Italian Politics and Europe’s Future
Italy – which stands at the border between Europe's prosperous north and crisis-ridden south, and between an open Europe and one seized by atavistic nationalism – will play a pivotal role in determining whether the EU survives long enough to reform itself. The coalition government that emerges will prove crucial.
NEW YORK – More than ever, the European Union needs unity to assert its values and interests in an age when US global leadership is on the verge of collapse, China is ascendant, and Russia wavers yet again between cooperation and confrontation with the EU. Divided, the EU is a mere helpless spectator to geopolitical upheaval. United, the EU can play a critical global role, as it uniquely combines prosperity, democracy, environmentalism, innovation, and social justice. And whether the EU regains unity of purpose, or instead spirals into disarray, will depend on what happens now in Italy.
Italy’s pivotal role stems from its position at the geographic divide between northern Europe’s prosperity and southern Europe’s crisis, and the intellectual and emotional divide between an open Europe and one trapped again by nationalism, prejudice, and fear. Italy stands also at the political divide, with an insurgent new party, the Five Star Movement (M5S), sharing the political stage with the right-wing, anti-immigrant, and anti-EU League party and the pro-EU but greatly weakened center-left Democratic Party.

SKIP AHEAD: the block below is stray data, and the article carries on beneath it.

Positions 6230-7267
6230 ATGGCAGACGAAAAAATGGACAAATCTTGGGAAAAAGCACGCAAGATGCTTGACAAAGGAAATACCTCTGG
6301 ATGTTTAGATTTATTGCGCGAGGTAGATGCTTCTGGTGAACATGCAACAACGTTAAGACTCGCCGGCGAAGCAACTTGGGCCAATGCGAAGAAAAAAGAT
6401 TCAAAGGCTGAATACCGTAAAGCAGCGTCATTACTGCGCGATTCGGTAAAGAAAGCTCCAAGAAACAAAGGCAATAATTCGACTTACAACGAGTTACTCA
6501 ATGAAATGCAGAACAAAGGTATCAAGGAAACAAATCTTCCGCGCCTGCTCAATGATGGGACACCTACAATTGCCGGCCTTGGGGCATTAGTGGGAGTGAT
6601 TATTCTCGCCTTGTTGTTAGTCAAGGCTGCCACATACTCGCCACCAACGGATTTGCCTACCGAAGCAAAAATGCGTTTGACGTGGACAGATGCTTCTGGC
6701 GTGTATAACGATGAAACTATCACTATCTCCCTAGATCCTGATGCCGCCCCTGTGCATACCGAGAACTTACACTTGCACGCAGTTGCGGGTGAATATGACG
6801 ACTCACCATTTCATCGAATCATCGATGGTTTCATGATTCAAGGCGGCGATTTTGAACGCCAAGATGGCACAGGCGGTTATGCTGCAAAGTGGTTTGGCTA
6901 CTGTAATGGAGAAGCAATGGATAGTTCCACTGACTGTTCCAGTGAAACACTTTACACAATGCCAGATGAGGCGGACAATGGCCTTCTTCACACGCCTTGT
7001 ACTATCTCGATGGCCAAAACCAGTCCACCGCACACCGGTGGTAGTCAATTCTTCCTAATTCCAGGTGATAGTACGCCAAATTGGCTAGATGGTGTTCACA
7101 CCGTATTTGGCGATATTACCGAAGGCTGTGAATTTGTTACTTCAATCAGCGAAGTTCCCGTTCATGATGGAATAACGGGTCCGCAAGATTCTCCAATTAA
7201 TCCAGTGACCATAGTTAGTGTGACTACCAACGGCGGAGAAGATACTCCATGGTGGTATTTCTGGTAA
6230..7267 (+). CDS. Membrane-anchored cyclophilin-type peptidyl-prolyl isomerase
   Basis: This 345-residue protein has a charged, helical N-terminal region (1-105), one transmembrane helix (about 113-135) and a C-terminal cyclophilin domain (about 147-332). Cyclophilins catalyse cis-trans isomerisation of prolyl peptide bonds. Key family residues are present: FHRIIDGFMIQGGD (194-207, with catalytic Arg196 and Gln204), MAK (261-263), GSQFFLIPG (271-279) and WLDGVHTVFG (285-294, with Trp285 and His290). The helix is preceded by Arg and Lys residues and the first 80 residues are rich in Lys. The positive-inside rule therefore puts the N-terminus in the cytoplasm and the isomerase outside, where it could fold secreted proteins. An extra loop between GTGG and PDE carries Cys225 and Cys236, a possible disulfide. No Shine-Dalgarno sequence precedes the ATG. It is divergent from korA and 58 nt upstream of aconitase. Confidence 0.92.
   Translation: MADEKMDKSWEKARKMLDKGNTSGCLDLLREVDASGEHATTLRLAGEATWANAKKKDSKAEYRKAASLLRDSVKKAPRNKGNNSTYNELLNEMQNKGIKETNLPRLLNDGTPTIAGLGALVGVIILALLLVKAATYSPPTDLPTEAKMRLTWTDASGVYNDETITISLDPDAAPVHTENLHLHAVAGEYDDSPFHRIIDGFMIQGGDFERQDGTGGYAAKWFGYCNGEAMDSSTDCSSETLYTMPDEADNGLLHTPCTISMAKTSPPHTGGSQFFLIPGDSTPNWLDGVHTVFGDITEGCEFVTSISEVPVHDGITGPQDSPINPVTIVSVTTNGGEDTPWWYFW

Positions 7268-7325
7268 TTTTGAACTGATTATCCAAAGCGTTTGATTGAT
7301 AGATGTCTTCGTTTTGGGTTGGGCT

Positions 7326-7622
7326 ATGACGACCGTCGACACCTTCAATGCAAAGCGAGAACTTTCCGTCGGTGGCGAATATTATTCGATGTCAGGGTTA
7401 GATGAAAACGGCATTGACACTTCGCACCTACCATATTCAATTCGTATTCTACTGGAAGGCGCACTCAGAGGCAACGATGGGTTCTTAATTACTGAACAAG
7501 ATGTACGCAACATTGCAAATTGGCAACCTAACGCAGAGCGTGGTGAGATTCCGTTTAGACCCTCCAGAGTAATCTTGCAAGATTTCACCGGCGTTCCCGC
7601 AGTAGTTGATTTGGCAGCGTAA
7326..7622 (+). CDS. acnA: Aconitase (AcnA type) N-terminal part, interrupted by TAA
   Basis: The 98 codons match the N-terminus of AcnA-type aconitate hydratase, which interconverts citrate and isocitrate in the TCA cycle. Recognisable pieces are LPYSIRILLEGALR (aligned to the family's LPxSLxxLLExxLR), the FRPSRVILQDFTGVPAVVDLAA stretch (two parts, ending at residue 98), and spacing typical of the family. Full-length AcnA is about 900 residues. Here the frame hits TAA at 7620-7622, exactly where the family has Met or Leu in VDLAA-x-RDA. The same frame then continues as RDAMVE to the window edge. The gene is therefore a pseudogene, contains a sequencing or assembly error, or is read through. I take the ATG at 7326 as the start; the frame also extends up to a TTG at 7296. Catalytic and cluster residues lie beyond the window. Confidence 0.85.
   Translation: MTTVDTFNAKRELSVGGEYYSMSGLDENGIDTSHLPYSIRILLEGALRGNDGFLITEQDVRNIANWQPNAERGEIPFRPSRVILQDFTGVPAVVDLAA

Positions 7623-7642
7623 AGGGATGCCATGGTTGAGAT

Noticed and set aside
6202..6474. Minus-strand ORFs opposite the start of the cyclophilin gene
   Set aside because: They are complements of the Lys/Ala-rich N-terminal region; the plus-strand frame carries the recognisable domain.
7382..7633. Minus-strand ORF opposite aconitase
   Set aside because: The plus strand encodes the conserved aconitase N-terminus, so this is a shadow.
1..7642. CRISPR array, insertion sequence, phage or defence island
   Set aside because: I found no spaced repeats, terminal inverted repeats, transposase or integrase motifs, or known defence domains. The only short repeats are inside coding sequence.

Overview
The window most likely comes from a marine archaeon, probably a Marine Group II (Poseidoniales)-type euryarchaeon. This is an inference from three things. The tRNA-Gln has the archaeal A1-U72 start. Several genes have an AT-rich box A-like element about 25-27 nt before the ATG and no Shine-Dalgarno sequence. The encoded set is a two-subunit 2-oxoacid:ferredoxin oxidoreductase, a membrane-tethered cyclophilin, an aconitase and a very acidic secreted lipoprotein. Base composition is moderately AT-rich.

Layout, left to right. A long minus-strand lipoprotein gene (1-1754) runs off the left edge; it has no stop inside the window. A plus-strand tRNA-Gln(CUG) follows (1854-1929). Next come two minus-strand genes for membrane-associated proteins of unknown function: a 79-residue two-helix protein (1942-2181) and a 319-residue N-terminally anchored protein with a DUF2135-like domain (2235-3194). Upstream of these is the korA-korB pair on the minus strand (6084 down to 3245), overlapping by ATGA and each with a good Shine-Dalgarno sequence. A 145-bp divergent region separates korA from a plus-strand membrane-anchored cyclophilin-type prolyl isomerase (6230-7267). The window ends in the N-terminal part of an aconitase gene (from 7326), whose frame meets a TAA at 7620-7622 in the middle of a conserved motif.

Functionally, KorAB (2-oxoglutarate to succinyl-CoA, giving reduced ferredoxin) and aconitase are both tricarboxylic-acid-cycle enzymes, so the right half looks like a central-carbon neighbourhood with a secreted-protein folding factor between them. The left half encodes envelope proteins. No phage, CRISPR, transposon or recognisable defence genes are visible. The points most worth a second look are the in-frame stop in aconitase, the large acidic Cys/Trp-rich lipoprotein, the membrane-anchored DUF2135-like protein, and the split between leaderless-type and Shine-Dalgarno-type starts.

The insurgent M5S finished first in the March 4 parliamentary vote with an astounding 33% of the vote, compared to 19% for the Democrats and 17% for the League. The implications of M5S’s strong victory are a topic of heated debate in Italy and around Europe.